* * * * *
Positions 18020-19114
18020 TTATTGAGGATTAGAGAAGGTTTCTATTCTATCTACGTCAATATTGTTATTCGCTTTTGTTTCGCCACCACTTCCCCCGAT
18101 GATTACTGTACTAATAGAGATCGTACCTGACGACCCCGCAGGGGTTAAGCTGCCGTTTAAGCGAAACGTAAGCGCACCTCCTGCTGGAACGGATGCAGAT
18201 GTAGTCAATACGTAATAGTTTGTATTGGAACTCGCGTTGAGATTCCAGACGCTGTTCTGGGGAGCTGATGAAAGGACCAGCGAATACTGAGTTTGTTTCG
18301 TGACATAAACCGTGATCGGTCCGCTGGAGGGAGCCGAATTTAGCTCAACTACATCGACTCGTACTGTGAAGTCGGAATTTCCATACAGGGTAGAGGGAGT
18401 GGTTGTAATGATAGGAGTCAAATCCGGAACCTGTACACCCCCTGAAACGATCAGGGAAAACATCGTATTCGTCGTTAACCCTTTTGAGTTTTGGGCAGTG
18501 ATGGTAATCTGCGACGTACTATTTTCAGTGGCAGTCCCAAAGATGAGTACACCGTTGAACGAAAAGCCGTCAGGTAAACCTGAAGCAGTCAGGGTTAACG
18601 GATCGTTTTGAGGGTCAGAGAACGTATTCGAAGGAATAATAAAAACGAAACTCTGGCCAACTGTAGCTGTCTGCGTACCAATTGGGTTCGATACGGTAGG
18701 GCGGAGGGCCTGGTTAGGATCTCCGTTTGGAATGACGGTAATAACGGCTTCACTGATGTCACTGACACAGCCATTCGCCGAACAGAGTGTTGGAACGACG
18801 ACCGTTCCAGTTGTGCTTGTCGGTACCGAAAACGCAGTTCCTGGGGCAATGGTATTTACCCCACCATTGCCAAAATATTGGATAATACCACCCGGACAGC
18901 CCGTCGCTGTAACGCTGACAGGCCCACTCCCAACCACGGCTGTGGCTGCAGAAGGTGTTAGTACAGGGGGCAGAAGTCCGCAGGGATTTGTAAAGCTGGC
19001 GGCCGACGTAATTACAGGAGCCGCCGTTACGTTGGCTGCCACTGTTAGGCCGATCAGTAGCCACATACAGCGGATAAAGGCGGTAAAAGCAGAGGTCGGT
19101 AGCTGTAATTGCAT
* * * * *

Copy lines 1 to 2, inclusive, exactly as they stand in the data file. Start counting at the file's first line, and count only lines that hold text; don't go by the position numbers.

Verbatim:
Positions 18020-19114
18020 TTATTGAGGATTAGAGAAGGTTTCTATTCTATCTACGTCAATATTGTTATTCGCTTTTGTTTCGCCACCACTTCCCCCGAT